Golden Temple

Also known as Sri Harmandir Sahbi or Sri Darbar Sahbi

The magnificent features of the Golden Temple

On each side of the temple there are four entrances. They represent the openness to worshipers of all levels of society regardless of race, religion or sex. Although the temple welcomes all people, it is the most important to Sikhism. Inside the temple the Adi Sri Guru Granth Sahib is kept, which is the holy script of the Sikhs, there are also three holy trees and a holy tank. The temple holds many memorial plaques that honor past Sikh historical events, saints, martyrs. Each plaque includes inscriptions of all of the Sikh soldiers who died fighting in World War one and two. A special place in the temple is the Guru-ka-Langar which is a dinning hall. About 35,000 people a day are fed for free by temple volunteers. Anyone who wants to come is aloud, it is a communal breaking of the bread. Everyone who is participating sits on the floor and no one gets special treatment because everyone is treated equally.
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Things you need to know about the Golden Temple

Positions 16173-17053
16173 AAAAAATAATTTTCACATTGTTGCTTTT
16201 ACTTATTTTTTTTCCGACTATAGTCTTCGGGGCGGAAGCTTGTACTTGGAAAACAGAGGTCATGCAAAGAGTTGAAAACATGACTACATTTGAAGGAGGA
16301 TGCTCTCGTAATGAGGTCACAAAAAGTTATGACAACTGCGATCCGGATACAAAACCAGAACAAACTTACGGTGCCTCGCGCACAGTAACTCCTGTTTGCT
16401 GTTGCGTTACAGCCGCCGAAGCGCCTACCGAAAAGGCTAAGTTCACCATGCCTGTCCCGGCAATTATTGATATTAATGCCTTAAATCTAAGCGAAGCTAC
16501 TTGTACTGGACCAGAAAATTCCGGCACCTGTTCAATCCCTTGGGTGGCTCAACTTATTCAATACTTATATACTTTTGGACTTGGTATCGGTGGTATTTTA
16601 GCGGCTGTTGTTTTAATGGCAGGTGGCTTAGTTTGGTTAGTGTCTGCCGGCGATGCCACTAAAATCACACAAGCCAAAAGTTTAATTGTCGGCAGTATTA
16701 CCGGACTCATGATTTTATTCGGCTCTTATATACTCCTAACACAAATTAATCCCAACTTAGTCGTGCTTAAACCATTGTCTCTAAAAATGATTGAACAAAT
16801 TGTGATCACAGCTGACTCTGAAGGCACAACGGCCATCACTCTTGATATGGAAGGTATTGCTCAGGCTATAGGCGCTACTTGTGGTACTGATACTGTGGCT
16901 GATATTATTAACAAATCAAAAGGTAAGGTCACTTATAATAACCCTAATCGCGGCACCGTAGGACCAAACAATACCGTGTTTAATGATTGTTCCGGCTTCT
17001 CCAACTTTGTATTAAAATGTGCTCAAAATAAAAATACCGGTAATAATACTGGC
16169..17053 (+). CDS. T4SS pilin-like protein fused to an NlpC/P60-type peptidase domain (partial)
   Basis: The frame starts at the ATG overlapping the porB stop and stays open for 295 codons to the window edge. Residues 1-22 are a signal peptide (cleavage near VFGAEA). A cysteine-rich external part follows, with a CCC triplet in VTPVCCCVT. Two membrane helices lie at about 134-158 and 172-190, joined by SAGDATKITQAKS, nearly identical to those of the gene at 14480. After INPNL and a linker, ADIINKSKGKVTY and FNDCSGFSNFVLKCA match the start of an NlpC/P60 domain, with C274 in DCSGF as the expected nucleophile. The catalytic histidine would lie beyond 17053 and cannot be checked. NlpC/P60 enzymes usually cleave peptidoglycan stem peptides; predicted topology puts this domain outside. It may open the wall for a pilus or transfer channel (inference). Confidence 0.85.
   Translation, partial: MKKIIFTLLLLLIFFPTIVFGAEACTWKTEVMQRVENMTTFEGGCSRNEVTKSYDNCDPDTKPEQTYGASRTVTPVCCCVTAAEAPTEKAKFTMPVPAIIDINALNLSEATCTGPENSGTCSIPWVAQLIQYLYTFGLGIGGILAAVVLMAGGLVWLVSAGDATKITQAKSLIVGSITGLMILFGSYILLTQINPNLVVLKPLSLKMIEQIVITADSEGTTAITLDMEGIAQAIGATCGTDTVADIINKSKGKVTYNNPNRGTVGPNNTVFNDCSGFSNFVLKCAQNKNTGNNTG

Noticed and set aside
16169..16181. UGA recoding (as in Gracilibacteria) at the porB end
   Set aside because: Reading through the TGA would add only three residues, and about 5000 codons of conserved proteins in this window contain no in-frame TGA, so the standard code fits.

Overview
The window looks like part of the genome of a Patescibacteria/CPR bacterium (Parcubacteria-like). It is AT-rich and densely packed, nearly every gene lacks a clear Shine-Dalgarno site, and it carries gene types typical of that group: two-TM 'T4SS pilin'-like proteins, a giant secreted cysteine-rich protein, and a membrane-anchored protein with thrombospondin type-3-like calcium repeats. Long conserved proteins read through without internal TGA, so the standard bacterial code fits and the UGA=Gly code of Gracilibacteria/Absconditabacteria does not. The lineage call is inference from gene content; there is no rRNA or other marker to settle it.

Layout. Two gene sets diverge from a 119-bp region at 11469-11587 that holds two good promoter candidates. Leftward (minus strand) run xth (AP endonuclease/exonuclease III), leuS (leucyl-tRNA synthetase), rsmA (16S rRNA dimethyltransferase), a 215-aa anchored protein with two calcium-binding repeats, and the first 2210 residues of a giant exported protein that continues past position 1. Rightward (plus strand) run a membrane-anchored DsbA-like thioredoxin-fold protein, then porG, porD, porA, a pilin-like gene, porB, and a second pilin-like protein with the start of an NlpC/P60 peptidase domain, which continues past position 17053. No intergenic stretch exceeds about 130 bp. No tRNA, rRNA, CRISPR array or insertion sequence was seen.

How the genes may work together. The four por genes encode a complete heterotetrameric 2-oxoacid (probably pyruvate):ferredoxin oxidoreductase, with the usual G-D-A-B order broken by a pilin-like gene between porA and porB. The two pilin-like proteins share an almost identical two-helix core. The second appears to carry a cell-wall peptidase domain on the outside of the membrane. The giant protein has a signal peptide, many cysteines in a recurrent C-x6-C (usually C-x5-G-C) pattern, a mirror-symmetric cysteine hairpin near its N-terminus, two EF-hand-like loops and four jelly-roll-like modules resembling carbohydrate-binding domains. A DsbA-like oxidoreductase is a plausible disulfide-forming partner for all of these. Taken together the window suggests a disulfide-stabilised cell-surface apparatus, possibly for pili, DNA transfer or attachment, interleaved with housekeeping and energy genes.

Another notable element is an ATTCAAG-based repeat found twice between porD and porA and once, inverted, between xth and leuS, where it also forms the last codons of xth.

The Golden Temple is located in the city of Amritsar in one of India's states, Punjab. The temple began being built during December 1588 AD, it was finished during 1601. The Golden Temple is the main pilgrimage site of the Sikh faith. The temple originally did not have any gold on the outside. Once gold was added on the upper floors it got the English name the Golden Temple.

Attacks and Invasions

Ahmad Shah Adabali invaded Amritsar and attacked the Golden Temple multiple times. In 1762 he destroyed the Temple by fillingf the holy tank with gun powder and then blowing it up. In 1764 he attacked the temple with the attention to kill the entire Sikh Nation. Before he arrived everyone in Amritsar fled. 1767 he again attacked Amritsar but did not attack the temple because the Sikhs stayed in control over it.
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Did you know?

Did you know... That Sri Harmandir Sahib (aka the Golden Temple) means "The house of God".

Did you know?

Did you know... Sikh faith is a faith that combines Hinduism's bhakti with Islam's monotheism and egalitarianism.

Works Cited

Dalal, Roshen et al Eyewitness Travel: India. London: Dorling Kindersley,

Limited, 2008.